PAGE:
As you lift the pint glass up you will find that any trapped gas in the top of the glass seems to expand (do this in hot water to see it better). This is due to the pressure reducing in the pint glass as some of the atmospheric pressure is offset by the weight of the lifted water trapped in the pint glass. The trapped gas is not just expanding as the pressure is reduced though, that air is a mixture of air and water vapour, as you lift the glass and reduce the pressure more of the water turns to vapour and your gas appears to further expand. Do this with a tall enough pint glass (10m or more) and you'll find that there is a point at which further lifting of the glass simply results in more gas at the top and no further rise in the water level.
Typical lying Ozzie
As any fool knows, the operative force is a chav sucking the petrol out of your tank.
PhDs all round for Reg readers
Of course siphons need atmospheric pressure. The maximum height you can have bend above the inlet is even proportional to the atmospheric pressure. No atmosphere, no siphoning.
As for the good doc, this extract from his paper demonstrates a truly mind boggling degree of stupidity:
"The column of water acts like a chain with the water molecules pulling on each other via hydrogen bonds"
Perhaps he should correct his own misconceptions before addressing everyone else's...
The Map is Not The Territory
Sadly, I can't get past the pay-wall to see the article, but the summary suggests that a "chain model" is the best way to mathematically model a siphon. Now, I can't comment on that - and for all I know, as a model of the flow rates, etc. of a siphon, it may be the best - suitable for video game simulations, etc..
But I can say, from practical experience using old garden hoses to drain puddles at my childhood home, that atmospheric pressure isn't irrelevant. If you have a leaky hose or hose-coupling between the water level you are trying to drain and the top of the siphon,. you'll loose your siphon effect - and even if you have a leak on the lower end, you'll find a reduced siphon effect.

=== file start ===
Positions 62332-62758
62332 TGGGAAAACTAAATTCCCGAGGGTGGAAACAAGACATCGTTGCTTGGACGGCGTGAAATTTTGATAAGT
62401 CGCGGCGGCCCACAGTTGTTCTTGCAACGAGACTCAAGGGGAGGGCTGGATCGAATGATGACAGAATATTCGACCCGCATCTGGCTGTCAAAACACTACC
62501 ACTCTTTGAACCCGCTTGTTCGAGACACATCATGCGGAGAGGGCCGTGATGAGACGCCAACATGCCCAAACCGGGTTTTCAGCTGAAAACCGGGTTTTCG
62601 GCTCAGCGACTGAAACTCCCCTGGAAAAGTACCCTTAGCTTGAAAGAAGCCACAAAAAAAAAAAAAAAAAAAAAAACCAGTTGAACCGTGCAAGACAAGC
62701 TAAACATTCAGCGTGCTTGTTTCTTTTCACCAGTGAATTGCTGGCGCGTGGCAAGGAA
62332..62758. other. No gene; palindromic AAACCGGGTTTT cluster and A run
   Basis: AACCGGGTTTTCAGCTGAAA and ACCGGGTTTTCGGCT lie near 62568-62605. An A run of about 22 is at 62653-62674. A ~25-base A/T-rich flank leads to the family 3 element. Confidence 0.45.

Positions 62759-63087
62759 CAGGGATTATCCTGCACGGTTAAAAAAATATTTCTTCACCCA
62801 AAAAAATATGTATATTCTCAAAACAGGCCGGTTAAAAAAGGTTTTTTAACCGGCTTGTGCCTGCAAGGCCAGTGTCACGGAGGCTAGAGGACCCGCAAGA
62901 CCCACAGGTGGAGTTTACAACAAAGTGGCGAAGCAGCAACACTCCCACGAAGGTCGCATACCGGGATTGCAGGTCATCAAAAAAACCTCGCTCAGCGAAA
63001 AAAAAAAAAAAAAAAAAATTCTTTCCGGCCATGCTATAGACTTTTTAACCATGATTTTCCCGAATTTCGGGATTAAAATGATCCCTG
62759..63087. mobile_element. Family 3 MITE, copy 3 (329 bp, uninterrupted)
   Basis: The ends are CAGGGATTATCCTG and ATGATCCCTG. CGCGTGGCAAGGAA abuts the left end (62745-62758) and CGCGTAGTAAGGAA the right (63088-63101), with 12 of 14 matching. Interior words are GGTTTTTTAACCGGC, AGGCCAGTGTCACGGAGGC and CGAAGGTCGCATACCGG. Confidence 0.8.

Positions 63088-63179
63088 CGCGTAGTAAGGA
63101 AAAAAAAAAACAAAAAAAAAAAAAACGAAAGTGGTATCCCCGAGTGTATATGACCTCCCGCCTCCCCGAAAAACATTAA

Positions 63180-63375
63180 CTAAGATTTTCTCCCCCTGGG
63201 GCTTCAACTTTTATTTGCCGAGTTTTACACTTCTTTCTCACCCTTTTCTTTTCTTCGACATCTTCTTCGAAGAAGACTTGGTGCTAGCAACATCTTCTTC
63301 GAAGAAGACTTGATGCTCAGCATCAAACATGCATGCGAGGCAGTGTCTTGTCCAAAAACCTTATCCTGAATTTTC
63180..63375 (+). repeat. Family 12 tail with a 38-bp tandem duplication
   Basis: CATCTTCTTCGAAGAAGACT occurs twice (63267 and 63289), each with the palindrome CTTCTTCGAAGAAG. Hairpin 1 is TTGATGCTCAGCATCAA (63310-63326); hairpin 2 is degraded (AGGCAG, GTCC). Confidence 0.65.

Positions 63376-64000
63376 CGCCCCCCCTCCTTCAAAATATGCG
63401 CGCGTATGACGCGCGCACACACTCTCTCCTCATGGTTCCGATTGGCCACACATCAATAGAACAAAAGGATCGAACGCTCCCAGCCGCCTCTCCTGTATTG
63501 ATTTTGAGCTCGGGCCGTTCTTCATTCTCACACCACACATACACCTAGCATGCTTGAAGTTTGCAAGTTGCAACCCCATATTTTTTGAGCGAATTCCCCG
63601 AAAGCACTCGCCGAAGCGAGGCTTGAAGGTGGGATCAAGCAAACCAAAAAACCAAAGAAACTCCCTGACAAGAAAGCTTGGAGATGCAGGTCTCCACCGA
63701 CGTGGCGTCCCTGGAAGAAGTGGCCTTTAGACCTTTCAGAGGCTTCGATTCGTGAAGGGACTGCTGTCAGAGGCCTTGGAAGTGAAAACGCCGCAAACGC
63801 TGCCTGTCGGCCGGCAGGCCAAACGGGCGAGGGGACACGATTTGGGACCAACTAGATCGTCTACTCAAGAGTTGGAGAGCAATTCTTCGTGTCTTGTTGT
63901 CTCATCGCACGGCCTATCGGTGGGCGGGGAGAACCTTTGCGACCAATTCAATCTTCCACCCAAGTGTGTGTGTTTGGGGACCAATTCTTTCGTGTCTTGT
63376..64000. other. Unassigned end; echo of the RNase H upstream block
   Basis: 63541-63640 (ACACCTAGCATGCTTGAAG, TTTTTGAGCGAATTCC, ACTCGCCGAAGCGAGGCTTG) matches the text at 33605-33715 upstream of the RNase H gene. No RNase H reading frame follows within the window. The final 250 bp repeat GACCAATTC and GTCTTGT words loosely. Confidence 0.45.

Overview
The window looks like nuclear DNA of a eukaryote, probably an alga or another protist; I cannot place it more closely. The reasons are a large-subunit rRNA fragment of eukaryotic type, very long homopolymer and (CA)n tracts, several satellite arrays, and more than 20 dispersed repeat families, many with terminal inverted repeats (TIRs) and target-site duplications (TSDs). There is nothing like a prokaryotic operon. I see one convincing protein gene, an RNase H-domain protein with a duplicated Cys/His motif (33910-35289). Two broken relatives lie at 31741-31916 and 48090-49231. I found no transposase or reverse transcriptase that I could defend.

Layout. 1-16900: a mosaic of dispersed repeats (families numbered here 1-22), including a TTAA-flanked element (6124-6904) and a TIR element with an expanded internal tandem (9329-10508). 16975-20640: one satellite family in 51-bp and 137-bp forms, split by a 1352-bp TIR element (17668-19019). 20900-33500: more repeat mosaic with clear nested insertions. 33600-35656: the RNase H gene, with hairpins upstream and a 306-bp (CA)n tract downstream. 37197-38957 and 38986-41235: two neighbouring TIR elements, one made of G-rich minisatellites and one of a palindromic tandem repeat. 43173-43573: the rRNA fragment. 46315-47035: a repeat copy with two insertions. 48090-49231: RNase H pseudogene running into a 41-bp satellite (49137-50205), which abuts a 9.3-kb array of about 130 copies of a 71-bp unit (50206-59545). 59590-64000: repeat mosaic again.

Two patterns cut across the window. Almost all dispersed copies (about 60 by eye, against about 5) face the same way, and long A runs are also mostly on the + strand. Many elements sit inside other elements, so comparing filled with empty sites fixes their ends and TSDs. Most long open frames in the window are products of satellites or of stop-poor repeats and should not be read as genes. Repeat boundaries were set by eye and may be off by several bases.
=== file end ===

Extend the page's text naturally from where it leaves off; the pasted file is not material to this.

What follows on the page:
Any physics explanation of the process that claims that atmospheric pressure is unimportant is flat-out bone-headed wrong. Sure, surface-tension (or at least the electro-static attraction between different sides of the H2O molecule) might help maintain a siphon in a vacuum - but as any pump maker/operator knows, there's a limit to the "drawing" power of a pump.
...isn't atmospheric pressure a side-effect of gravity?
...atmospheric pressure comes from all the gas molecules that are piled near the surface of the earth as they are drawn towards the center of the planet by....oh, wait, never mind.
The atmospheric pressure controls how high above the surface of the upper liquid the siphon tube can pass before it descends. I think you'd have trouble siphoning mercury above a metre wall.
It seems we have a bit of a connundrum here, nobody on these hallowed sci expert forums ;-) seems to be able to come to a concensus whether gravity is really involved or not.
I call for a scientific experiment as part of El-Reg's PARIS project, entitled "Water siphoning experiment 1A in a microgravity environment - is air pressure or gravity the main culprit?"
Just what is the cargo limit onboard the paper aeroplane experiment anyway? ;-)
You do need gravity
You do need the gravity because the weight of the water in the long tube is what drives the process.